Remember to check the metre

Versifiers will rejoice on National Poetry Day. But Bill Saunders thinks it's time for a few silent stanzas
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The Independent Culture
Officially, poetry is a neglected art, a guttering flame which would die without the nurturing breath of public subsidy. The truth is that many thousands of people are secretly at it, and the flame is in danger of suffocating beneath a heap of unpublished manuscripts. Most of them land on small magazines. Tom Clyde, editor of the Honest Ulsterman, sees perhaps 2,000 unsolicited poems a year. Up in Jarrow, Mike Shields, editor of Orbis, receives between half a dozen and a dozen envelopes a day, each with at least five poems. In nearly 20 years of editing, he must have seen half a million poems.

Theatres would not survive if they were only supported by actors and newspapers would fold if they were only bought by journalists. But the subscribers to poetry magazines are all poets. This, says Shields, is why they fail. Yet, for different reasons, Orbis and the Honest Ulsterman have each survived for 30 years.

Orbis, which has no grant aid, persists largely through the energy of Shields. A man of catholic interests, he is a former shipyard apprentice, trained opera singer, and a professional translator. If he had put the time he has spent on Orbis into translation, he estimates he would be pounds 100,000 richer.

The Honest Ulsterman continues because it is the product of its community. "It has the trick of regeneration," says Clyde. The magazine has had six or seven editorial teams over the years. While outsiders imagine Belfast as a vast cityscape of murals, riots and gunfire, it is really a very small town. It is difficult for people with an interest in poetry not to encounter each other. It has also helped that the community has included, at one time or another, Seamus Heaney, Paul Muldoon, Derek Mahon, old Uncle Tom Paulin et al. The Honest Ulsterman accepts poetry from all over these islands, but to have so much local talent "makes life easier," says Mr Clyde. If poetic talent was a notifiable disease the doctors would certainly be examining Belfast's water supply.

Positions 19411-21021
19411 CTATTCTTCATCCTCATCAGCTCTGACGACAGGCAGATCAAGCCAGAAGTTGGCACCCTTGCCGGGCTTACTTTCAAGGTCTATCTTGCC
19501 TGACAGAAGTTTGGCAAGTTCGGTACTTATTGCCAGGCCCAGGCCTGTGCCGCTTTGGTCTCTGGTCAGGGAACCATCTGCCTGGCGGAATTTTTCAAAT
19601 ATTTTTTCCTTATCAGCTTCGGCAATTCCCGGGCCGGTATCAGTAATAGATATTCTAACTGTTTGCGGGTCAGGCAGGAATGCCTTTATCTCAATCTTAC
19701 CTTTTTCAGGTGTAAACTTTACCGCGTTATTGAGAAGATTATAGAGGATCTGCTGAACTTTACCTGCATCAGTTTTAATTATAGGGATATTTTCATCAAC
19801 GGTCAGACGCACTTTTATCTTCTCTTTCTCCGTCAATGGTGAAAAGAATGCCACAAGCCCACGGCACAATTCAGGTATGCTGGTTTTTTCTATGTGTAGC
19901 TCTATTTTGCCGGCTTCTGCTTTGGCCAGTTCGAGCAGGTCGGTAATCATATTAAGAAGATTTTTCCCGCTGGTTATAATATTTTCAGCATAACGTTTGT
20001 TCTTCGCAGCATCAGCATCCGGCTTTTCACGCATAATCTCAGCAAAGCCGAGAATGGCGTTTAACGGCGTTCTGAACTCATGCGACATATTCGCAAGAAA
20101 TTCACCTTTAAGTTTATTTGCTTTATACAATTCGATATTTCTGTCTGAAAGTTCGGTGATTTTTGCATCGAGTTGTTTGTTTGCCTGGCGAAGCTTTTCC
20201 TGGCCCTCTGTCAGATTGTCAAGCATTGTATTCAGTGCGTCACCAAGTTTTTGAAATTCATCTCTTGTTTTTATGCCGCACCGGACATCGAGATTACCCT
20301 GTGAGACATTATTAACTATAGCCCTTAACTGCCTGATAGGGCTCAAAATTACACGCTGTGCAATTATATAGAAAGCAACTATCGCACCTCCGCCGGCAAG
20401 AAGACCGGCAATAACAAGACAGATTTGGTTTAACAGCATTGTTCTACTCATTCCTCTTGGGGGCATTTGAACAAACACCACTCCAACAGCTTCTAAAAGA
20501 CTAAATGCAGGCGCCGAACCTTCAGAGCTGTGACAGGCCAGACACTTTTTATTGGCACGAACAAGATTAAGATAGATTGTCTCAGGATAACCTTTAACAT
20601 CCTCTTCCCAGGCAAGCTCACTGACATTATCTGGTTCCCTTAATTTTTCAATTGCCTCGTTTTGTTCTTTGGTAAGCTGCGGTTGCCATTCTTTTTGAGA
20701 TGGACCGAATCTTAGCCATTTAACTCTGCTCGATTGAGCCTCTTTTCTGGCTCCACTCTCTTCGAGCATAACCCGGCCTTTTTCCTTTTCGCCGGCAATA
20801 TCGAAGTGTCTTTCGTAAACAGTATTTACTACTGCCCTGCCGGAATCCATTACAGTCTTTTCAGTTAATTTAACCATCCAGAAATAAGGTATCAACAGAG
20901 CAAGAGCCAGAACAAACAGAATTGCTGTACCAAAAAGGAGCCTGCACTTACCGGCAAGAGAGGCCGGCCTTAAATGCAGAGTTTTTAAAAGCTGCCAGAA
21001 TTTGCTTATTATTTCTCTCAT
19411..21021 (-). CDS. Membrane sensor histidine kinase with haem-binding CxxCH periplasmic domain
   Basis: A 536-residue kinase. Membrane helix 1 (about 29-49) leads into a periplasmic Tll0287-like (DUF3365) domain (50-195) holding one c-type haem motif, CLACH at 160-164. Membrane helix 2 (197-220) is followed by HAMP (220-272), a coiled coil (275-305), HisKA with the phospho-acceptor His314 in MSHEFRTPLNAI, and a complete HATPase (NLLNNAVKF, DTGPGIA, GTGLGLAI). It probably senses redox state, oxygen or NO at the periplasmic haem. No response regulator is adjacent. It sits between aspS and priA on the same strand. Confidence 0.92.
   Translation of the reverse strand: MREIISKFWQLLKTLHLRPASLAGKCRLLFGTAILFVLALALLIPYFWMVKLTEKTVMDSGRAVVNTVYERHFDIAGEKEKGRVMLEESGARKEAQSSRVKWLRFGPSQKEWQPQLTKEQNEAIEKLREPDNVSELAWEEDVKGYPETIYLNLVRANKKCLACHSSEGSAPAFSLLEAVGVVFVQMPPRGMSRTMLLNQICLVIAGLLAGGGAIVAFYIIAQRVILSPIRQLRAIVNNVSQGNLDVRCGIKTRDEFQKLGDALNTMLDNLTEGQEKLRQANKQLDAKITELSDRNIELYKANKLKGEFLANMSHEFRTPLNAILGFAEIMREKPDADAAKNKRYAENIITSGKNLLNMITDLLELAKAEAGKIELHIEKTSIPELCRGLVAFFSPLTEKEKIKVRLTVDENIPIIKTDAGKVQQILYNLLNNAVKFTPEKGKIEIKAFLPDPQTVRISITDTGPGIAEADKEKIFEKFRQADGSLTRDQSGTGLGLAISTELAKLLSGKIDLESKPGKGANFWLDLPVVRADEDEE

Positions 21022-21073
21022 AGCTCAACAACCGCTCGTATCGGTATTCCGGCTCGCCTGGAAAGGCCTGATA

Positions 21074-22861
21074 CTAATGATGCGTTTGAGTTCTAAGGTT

Despite the immense amount of activity, poetry remains marginal. Perhaps the reason is that it is an intensely private occupation. One of the differences Clyde has noticed between Northern Ireland and the mainland is that British poets are secretive. He knows of British writers who would never mention to colleagues or friends what they do in their spare time. "Here [in Belfast] it is a legitimate occupation and less of an embarrassment."

But embarrassment and poetry do go together. Both Shields and Clyde agree that the poems that are the most strongly felt are the most dismal failures. For the past six weeks Clyde has been swamped with poems about the Omagh bombing, all from outside the Six Counties, and all "uniformly dreadful". He quotes Wilde: "Bad writing is always sincere." And, one might add in this instance, insensitive. Presumably if the authors had been invited to comment on Northern Ireland on Newsnight, they would have declined.

Poetry, according, to Chris Meade, director of the Poetry Society, the organisers of National Poetry Day, is like prayer. And as in prayer people seek the familiar. This dogs people's writing and their reading. Part of the aim of the Day is to get the army of poets to pay attention to the writers who are saying something new, though not necessarily radical, outre or avant garde. "Modern poets are obsessed with form," says Meade.

Shields and Clyde would both agree. "Great art shows great control," says Shields. Feelings must be allowed to gestate and bed down, says Clyde. And what better condition for this process than silence? With due respect to the kind and thoughtful people I have spoken to this week, might I suggest that a National No Poetry Day might be a desirable addition to the calendar?

'The Honest Ulsterman': 49 Main Street, Greyabbey, County Down BT 22 2NF. 'Orbis': 27 Valley View, Primrose, Jarrow, Tyne & Wear NE32 5QT. Please do not send poetry to Bill Saunders. He has no influence with editors, and no further advice to offer.